This study covers companies quoted on the Nigerian stock exchange. The choice of these companies derives from the fact that data extracted from their financial statements are subjected to regulations of the Companies and Allied Matters Act 1990 and the Statement of Accounting Standards (SAS) issued by the companies. The exclusion of financial firms is based on the fact that banks and insurance firms are subject to specific rules and regulation that makes their dividend policy exogenously affected by factors unrelated to their financing needs. The study is covers the year 2005.


The agency problem is that of the relationship between managers and shareholder. The basic question is that of aligning the interest of mangers with those of shareholders and how this impacts upon the fashioning of financial policies of the firm. We raise the following hypothesis.

Hypothesis 1

Transaction cost are incurred in raising external finances from the capital market, when earnings are paid out as cash dividends. Thus dividend payout ratio is negatively related to past growth of revenues and predicted future growth of revenue of companies in Nigeria 

Hypothesis 2

The second hypothesis relates dividend pay out ratio to the firm’s risk. Transaction cost is directly related to the firm’s risk – the firm’s operating leverage and financial leverage. Rozeff (1982) considers the firm’s beta as a estimator of financial and operating leverage. We hypothesizes therefore that dividend pay out ratio is negatively related to beta coefficient of companies in Nigeria.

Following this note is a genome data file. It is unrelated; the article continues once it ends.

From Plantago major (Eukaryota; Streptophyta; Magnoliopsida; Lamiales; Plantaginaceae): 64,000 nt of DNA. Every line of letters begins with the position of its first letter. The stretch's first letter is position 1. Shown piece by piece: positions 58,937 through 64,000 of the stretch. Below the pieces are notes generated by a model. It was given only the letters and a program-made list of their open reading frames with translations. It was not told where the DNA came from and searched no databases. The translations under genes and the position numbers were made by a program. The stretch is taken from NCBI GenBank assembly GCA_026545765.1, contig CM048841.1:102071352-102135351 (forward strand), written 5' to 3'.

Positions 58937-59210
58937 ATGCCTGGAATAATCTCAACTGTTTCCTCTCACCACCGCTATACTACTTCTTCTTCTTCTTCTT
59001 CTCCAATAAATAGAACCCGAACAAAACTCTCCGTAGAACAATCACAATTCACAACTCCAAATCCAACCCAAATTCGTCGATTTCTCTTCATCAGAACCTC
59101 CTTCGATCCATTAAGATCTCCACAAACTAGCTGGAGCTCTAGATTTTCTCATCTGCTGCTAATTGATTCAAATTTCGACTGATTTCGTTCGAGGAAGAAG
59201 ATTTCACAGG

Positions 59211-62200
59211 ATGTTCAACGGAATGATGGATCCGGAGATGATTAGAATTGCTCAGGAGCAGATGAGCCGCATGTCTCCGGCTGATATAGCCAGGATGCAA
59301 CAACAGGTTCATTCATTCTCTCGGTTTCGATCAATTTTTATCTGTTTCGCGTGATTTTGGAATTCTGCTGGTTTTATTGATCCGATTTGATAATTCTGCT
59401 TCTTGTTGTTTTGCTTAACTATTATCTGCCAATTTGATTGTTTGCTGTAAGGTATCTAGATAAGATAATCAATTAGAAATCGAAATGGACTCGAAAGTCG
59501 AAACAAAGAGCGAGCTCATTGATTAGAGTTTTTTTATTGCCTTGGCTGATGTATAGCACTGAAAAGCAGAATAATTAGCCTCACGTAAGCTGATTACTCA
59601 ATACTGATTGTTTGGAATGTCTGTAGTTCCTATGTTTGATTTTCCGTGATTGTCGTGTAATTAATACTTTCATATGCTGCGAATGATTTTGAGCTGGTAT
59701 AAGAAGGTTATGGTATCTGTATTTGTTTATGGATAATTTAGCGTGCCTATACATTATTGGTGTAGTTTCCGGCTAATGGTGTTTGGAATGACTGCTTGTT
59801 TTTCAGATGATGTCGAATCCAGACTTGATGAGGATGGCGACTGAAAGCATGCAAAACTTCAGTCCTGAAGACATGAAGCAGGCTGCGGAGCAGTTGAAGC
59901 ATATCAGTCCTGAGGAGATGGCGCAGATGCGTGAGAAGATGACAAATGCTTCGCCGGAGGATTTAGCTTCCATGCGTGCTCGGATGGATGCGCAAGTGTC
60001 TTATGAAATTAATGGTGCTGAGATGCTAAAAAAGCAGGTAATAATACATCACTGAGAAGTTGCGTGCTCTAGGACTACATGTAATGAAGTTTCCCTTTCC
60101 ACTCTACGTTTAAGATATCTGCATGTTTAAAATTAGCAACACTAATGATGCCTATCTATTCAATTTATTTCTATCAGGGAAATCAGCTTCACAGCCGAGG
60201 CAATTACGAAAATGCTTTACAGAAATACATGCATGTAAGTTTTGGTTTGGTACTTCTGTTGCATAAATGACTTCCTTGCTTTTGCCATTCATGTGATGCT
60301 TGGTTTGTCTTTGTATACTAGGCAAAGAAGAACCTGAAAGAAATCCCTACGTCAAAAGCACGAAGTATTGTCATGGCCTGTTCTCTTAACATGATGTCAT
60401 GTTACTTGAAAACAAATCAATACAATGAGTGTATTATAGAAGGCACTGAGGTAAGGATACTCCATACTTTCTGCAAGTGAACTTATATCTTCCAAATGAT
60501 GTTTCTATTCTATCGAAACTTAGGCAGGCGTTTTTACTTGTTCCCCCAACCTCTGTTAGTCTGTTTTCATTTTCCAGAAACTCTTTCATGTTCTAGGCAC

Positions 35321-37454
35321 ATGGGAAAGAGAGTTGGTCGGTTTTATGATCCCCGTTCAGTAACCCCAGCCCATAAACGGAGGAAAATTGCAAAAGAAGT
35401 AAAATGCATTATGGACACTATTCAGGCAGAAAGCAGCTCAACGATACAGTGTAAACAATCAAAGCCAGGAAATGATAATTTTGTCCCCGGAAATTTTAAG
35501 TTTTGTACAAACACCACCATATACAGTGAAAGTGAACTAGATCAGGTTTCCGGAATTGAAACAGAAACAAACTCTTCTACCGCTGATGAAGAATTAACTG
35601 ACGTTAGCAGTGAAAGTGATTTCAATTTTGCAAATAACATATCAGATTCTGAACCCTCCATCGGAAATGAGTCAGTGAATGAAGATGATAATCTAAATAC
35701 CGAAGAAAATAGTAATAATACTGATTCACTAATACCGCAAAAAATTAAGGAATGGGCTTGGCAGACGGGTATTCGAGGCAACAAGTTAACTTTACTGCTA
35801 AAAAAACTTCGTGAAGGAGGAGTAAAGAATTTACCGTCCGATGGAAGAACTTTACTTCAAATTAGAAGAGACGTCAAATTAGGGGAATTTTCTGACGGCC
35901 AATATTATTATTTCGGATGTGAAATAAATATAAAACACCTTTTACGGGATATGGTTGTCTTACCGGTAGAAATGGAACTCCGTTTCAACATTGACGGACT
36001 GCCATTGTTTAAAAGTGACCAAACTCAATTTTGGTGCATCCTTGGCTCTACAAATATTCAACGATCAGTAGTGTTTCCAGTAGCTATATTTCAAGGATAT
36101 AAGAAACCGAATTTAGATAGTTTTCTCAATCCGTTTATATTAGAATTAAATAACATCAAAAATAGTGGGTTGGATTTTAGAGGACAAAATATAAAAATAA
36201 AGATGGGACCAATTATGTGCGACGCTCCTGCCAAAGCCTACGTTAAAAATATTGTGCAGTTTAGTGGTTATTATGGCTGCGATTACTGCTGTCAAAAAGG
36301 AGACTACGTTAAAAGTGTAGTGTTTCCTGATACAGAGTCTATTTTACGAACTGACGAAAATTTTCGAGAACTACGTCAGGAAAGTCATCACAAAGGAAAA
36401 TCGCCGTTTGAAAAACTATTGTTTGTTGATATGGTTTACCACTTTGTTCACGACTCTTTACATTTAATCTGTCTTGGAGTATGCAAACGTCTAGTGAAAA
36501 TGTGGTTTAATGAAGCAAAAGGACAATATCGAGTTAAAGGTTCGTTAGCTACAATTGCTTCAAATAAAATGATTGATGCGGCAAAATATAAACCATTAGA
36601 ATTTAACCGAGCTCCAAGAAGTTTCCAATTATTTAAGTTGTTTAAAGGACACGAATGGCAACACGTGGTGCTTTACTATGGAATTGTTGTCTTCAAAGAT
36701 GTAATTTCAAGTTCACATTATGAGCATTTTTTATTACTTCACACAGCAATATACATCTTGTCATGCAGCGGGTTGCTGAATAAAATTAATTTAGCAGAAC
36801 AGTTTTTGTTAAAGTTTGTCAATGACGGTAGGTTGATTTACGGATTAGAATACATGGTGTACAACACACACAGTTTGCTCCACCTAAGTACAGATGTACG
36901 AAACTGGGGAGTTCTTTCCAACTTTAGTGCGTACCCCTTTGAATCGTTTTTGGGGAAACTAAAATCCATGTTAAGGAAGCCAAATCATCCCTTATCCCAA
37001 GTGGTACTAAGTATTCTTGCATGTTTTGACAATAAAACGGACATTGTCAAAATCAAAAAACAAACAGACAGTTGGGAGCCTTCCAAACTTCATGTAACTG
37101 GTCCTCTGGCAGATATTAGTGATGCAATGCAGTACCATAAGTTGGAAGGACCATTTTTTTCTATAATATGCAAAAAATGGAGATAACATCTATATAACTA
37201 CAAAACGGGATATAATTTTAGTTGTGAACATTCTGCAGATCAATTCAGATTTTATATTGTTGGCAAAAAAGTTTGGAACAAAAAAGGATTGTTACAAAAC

Hypothesis 3

Our third hypothesis is states that dividend pay out ratio is positively related to the number of common shareholders, because agency problems and cost of monitoring increase as the number of common shareholders increases.

Hypothesis 4

Another variable to measure agency cost is the proportion of share hold by insider (directors). As the proportion of shares in the hands of insiders increase, it reduce the influence of outsiders on corporate policy, thus management will tend to increase their own personal benefits. We therefore hypothesize that dividend payout ratio is negatively related to proportion of shares held by insiders.